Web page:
Are you feeling sore from 19.1 and 19.2? Well, be ready, because I'm sure 19.3 will feel just as bad if not worse. These types of workouts are designed to be particularly taxing, and you also are going to be more amped up for the competition and therefore push your body just a bit harder than it is used to. In this post, I’m going to outline some ways you can optimize your CrossFit Open recovery and keep yourself healthy through this five week period.
Foam rolling gets a lot of mixed reviews. Some people believe it works extremely well, others believe it is a complete waste of time. In my experience, foam rolling has been very beneficial. Essentially, foam rolling is self-issued soft tissue work. You are trying to elicit the same results you would get from a professional body worker such as a massage therapist. You can greatly improve your CrossFit Open recovery by simply spending 10-15 minutes on the foam roller after your workout.
If we look back to 19.1 (I know, it's painful) you probably felt very sore in your quads, glutes, and potentially your shoulders, as well. You've done potentially a few hundred squats, essentially, over the course of 15 minutes. That adds up quickly. Being certain to focus on mobilizing the particular area in which you're sore. If you feel "tight" your muscle are most likely stiff to and need to be loosened again before functioning at peak performance. Foam rolling does help get the knots out which allow your muscles to release some stiffness.
Rolling out is extremely simple, but it is not easy. Just rolling misses the point – it isn’t the act of rolling which helps you recover, it is breaking up the knotted areas of the muscle through the pressure you apply with the foam roller. Spend 2 minutes per muscle group, and when you find a very tight spot in your muscles (this will hurt a lot when you find it) stay over that spot until the pain dissipates. Target the muscles you anticipate being taxed from each workout.
Cooling down is something CrossFit athletes do an extremely poor job at, usually. If you are an athlete in almost any field sport (football, basketball, soccer, track, etc.) you spend time cooling down after each training session and game. This cool down serves an important purpose which can support your CrossFit Open recovery: it brings your body temperature back to normal in a controlled manner.
Typically in a CrossFit box, the WOD ends, everyone lays on the floor for a minute or two, and then cleans up and moves on with their day. I understand that most people have important things to do after their workout and need to move on with their day. Absolutely fine. However, after particularly hard workouts or when you want to optimize your recovery and performance, spend time cooling down.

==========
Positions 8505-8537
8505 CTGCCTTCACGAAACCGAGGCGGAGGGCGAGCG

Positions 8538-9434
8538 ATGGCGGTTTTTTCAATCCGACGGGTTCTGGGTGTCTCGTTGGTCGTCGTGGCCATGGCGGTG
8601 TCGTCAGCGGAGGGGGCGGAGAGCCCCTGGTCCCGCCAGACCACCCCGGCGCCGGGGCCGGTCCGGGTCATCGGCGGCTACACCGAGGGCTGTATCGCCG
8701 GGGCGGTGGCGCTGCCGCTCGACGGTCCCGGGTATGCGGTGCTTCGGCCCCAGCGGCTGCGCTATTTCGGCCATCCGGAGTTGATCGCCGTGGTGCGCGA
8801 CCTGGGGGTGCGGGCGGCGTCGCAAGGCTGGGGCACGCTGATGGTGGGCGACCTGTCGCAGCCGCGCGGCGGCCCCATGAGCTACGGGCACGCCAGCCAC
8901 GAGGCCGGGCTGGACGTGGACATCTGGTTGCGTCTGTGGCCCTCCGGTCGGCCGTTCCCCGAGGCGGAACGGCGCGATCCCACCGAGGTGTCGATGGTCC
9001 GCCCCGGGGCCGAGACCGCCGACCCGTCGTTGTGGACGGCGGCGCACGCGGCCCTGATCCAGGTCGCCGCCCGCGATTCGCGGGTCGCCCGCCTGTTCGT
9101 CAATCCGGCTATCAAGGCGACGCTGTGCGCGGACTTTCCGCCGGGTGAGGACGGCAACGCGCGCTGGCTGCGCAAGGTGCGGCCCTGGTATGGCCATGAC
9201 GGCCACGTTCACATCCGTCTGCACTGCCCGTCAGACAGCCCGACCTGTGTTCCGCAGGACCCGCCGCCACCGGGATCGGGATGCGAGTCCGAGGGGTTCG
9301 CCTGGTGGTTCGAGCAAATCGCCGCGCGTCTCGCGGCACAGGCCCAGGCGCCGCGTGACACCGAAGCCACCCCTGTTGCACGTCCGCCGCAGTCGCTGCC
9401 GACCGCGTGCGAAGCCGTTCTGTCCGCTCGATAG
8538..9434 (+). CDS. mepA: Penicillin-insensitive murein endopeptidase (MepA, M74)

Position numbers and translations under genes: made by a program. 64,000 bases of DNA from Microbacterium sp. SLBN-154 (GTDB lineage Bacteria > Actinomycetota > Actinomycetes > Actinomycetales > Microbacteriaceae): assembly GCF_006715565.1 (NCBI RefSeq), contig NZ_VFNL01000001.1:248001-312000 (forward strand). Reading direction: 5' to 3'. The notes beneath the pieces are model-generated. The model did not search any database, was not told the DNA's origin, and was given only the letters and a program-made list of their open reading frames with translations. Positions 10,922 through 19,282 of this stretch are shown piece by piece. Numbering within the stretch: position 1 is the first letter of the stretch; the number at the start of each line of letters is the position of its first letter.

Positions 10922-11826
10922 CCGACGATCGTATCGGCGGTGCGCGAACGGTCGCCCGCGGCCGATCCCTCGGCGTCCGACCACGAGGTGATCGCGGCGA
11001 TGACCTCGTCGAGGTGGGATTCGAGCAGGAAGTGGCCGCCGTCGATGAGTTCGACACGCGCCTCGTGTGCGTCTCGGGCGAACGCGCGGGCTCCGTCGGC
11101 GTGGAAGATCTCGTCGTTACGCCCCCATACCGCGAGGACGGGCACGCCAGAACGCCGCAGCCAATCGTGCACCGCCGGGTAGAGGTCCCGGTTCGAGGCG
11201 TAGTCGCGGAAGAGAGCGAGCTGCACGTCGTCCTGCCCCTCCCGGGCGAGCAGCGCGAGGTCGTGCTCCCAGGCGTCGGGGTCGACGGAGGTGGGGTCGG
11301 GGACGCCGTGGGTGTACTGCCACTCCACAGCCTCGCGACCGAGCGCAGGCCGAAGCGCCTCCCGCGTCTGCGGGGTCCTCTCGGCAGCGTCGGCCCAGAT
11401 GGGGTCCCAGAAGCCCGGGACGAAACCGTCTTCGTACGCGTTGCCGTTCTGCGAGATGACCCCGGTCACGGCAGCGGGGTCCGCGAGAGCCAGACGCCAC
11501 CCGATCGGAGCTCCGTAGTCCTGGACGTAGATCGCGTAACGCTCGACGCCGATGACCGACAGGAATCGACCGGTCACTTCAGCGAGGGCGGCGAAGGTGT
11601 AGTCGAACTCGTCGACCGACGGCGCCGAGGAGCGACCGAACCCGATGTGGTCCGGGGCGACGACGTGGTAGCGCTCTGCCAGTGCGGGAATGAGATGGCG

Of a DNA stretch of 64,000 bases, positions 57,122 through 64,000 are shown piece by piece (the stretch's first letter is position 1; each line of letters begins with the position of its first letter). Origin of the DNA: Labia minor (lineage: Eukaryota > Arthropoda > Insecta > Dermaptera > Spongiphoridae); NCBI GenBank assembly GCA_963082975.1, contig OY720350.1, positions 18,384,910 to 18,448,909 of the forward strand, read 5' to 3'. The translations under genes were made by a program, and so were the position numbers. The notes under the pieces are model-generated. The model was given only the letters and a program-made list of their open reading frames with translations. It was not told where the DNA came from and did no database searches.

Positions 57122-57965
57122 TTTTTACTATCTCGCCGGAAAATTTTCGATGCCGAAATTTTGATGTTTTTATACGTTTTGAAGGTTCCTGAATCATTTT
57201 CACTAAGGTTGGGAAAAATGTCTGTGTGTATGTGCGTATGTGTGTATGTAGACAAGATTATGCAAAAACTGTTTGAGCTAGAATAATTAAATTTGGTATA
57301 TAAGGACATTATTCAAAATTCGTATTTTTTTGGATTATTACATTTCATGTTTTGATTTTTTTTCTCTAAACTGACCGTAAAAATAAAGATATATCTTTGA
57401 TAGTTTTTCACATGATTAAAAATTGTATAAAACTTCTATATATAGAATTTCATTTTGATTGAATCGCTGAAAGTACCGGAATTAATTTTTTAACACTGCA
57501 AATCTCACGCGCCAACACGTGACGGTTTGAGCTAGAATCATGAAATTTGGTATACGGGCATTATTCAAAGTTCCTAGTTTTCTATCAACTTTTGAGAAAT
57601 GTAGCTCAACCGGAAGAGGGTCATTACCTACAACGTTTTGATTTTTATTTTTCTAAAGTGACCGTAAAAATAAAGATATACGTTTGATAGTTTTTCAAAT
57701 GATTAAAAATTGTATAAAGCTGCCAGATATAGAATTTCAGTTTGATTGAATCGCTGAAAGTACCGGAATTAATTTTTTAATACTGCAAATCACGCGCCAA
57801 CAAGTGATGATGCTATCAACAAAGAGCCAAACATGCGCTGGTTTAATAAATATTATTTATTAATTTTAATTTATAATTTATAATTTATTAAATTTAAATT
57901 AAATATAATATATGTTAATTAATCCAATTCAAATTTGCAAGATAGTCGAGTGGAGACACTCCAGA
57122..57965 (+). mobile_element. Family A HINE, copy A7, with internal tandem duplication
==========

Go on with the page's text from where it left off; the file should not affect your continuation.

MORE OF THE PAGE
Now, what does this look like on a tactical level? It is even more simple than foam rolling. Finish your WOD, clean up your equipment (so your coach doesn’t hate you) and then get on a bike or rower at your gym, and move very easy for 5-10 minutes. That’s it. If you’re rowing, keep that damper setting very low, and move nice and easy. You’ll feel better, I guarantee.
If this isn’t the most over-used, catch-all tip in the health and fitness world, I don’t know what is. Here is the reason you hear it all the time: being hydrated is insanely helpful. I know that is simplistic, but getting into the science of why you need to hydrate is an entire post by itself.
Being well-hydrated helps to flush toxins from your system. When you workout, you make micro-tears within your muscles. Part of the process of repair is to flush out the toxins released by this process. Once again, I’m making this simplistic, but in layman’s terms, this is what happens.
Additionally, being dehydrated is a great way to ensure that your muscle soreness is through the roof. If you want crazy DOMS (delayed onset muscle soreness) be sure to skip rehydrating.
While water is a great way to ensure hydration, having some fresh fruit juice or coconut water after you workout is a good option, as well, because these will provide important electrolytes which will rehydrate you much more completely than water. A good check is if your pee is a light-yellow color. More like lemon-lime Gatorade? Get to drinkin’.
You’re probably wondering where two of the biggest factors in recovery are: sleep and nutrition. In the first week of this series, I went over nutrition in the CrossFit Open in detail, then mindset, and the next post will be sleep related. Here is the honest truth. If you don’t optimize your sleep and nutrition, the impact of the above three tips are going to be significantly reduced, so stay tuned for the sleep post up next!